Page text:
What You Need to Know About the 20/20/20 Rule
Dear Ms. Vicki,
I was married to my ex-husband for 16 years, and 14 years of those years overlapped with his 20 years of military service. This was of supposed to have been noted in our divorce, but it isn't in there.
How does it need to be worded? I keep hearing something about a formula that needs to be in divorce decree. Please help.
-- Divorced from a service member
What you are hearing about is likely the 20/20/20 rule. It means:
** The parties have been married for at least 20 years (date of marriage to date of divorce decree or annulment).
** The service member performed at least 20 years of service creditable for retirement pay.
** There is at least a 20-year overlap of marriage and the military service.
I'm not a lawyer, but I do have a lot of experience with military marriages and divorces. Military divorces are very different than most civilian divorces.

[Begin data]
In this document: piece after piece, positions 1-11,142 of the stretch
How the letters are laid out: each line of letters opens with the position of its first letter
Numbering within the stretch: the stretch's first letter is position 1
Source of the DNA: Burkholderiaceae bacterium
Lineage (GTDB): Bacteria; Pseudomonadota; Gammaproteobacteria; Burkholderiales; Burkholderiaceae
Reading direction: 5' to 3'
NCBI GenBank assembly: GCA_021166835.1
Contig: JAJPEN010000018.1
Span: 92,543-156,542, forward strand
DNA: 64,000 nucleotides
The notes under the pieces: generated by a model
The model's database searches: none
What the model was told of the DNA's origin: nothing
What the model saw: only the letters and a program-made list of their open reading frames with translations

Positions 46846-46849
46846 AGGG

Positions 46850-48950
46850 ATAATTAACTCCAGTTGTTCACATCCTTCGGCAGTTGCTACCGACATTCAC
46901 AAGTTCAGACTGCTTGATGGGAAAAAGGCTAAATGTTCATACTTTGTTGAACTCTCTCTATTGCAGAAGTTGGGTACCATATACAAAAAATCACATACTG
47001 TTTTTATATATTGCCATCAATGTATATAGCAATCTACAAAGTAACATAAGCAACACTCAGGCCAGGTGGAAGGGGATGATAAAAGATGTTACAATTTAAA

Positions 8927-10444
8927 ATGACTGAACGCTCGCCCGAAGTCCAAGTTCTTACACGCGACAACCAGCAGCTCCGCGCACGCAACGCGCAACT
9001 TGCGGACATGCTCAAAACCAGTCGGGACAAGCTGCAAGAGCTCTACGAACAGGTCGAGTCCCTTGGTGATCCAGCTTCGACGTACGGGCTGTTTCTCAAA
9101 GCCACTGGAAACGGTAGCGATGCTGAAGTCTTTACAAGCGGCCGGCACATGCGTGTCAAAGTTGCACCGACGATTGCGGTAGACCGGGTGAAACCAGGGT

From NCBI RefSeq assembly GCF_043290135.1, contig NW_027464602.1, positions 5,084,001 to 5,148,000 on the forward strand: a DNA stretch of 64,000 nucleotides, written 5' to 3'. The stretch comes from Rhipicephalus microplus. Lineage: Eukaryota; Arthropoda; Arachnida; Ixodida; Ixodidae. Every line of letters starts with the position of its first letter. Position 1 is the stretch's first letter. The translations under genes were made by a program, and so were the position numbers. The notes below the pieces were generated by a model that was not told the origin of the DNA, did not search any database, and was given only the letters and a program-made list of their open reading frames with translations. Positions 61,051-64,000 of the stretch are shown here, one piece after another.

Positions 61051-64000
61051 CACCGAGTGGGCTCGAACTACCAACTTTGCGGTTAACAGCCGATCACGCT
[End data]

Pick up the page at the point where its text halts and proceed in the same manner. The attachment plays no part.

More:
I know you are already divorced, but I encourage spouses and service members to get everything put in the divorce decree. I don't mean to frighten you because it's not in your decree. However, I would like for you to speak about this with someone from EX-POSE: Ex-Partners of Servicemembers for Equality. EX-POSE provides information for spouses regarding separation and/or divorce from active-duty, reserve or retired military service members.
You can contact EX-POSE at 703-941-5844 or by email at firstname.lastname@example.org.
In addition, they also help military service members with their questions regarding separation and/or divorce. I think it will be beneficial to you to contact them. Please keep in touch and let me know what you find out. What you learn will be helpful to me and my readers.
-- Ms. Vicki
|Family and Spouse Ask Ms. Vicki Military Divorce Featured|